As the body of the Blackfist burned down to ash, the party went to the Shepherds’ Outpost to ask who held the command in L’Ekar. At the Outpost, a Shepherd named Markus Brakes told them that Commander Brightfoot was extremely busy and not around. He did offer to deliver her a message. Kaijo asked him to tell her that:
the White Dragonborn says he has news of the Shepherds in M’ziir, and the new ruler of M’ziir. The dragonborn will be at the Mason’s Rest in Crafter’s Row, or at Mama Cat’s in the Pale Quarter, if the Commander wishes to talk.
Then the party headed for L’Ekar Keep to seek audience with Lady Sheraz’Aal.
The Keep was just one squat tower, surrounded by a wall and a handful of outbuildings. The small courtyard, dusty and baking in the midday sun, was clearly not meant to hold so many. Mercenaries, Shepherds, militia, and members of Lady Sheraz’Aal’s household guard all busily moved about, shoulder-to-shoulder, carrying supplies, and messages, standing in line at the smithy or as part of the long queue of petitioners seeking audience with the Lady. With a sigh, the party settled in for what looked like an hours-long wait.
Kaijo, never one to dilly dally, picked a fight instead.
Well…he had Akra start one. Specifically with a burly, surly-looking dwarf standing in front of her in line. A shove, a few insults, and abruptly Kaijo was stepping in to breakup a fight between the two. Not interested in a peaceful resolution, the dwarf turned his ire on Kaijo. Naturally, as soon as trouble started, a ring of onlookers began forming, deforming the queue. Few seemed upset about this, as placing bets on a fight between a giant albino dragonborn and a boulder of a dwarven mercenary was much more interesting than anything else they’d been doing.
Kaijo, fighting unarmed against a dwarf with neither patience nor a concern for fair play, got much the worst of the fight. The stocky man repeatedly bludgeoned the dragonborn to the ground with his shield, while Kaijo mostly rapped his knuckles against the dwarf’s armor. Still, with his typical bullheadedness, Kaijo just kept standing back up, demanding that his opponent surrender.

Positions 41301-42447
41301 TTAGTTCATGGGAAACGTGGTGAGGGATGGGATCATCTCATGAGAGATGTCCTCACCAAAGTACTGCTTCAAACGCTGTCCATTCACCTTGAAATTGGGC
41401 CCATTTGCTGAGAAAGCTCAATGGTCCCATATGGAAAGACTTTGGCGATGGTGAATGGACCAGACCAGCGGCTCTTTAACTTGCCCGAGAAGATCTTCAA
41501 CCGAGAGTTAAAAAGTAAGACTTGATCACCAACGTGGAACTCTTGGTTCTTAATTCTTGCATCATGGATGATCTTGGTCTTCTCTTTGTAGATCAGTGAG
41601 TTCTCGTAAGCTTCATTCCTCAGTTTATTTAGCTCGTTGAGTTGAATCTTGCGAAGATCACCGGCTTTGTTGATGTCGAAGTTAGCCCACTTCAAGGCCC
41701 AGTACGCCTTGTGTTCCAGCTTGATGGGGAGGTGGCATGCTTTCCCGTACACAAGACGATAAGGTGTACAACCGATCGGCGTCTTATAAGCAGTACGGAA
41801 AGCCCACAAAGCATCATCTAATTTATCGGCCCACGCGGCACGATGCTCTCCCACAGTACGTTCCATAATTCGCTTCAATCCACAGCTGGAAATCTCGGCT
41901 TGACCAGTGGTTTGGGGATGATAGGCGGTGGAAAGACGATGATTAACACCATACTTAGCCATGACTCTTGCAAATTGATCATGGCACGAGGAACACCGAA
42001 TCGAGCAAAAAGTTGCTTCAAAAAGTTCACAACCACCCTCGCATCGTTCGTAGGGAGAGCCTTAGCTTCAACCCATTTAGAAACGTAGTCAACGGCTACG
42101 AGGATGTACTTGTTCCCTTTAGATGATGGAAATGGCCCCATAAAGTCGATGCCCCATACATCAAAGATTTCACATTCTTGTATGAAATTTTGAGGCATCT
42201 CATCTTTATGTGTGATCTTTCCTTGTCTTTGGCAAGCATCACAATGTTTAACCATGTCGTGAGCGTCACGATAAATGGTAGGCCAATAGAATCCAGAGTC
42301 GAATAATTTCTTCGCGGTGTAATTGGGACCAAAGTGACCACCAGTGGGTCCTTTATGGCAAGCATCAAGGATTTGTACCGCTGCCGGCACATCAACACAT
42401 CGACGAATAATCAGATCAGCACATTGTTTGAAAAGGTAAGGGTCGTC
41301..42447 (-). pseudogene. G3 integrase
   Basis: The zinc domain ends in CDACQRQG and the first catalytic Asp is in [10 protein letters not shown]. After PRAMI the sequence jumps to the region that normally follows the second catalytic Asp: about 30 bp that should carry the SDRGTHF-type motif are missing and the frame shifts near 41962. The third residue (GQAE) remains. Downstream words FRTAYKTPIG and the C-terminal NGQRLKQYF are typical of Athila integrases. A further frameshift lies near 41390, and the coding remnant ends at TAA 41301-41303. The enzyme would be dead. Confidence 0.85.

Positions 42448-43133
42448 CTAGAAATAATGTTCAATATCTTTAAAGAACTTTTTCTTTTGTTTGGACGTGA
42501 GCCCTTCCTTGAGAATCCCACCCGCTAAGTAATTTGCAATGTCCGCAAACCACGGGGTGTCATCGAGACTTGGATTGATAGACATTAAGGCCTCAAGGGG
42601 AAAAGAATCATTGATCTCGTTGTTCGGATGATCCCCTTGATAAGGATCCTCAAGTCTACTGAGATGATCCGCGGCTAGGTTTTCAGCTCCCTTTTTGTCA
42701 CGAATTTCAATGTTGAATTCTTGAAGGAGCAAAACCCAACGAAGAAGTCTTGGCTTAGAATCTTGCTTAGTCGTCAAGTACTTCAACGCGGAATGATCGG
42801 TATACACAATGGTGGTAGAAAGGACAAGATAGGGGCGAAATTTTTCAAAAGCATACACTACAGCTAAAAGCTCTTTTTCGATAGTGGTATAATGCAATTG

Eventually, after Kaijo landed a punch or two, the dwarf, announcing himself as Billcoch Stonewall, fell from punching to laughing, and both parties agreed to get an ale instead of finishing. Which, naturally, threw the entire booing, shouting crowd into an uproar, as everyone tried to claim that their favored combatant had won the fight. Nobody seemed to have bet on a draw.
Billcoch wanted to go with Kaijo to the Lark and Bone immediately, but Kaijo insisted through the tumult that he and his friends had to see the Lady of the Keep first. This apparent reneging nearly began another fight, until Pony smoothly intervened, offering to buy ales for Billcoch until Kaijo could catch up and make good. Appeased, the dwarf left the courtyard with the elf, just as Lady Sheraz’Aal’s captain of the guard came out from the Keep to restore order.
As the rest of the guard left off their arguing and began calming the crowd, the Captain announced that, due to the ruckus, the Lady Sheraz’Aal would see no more petitioners that day. As the crowd thinned, the Captain came to the party and asked them to follow him inside.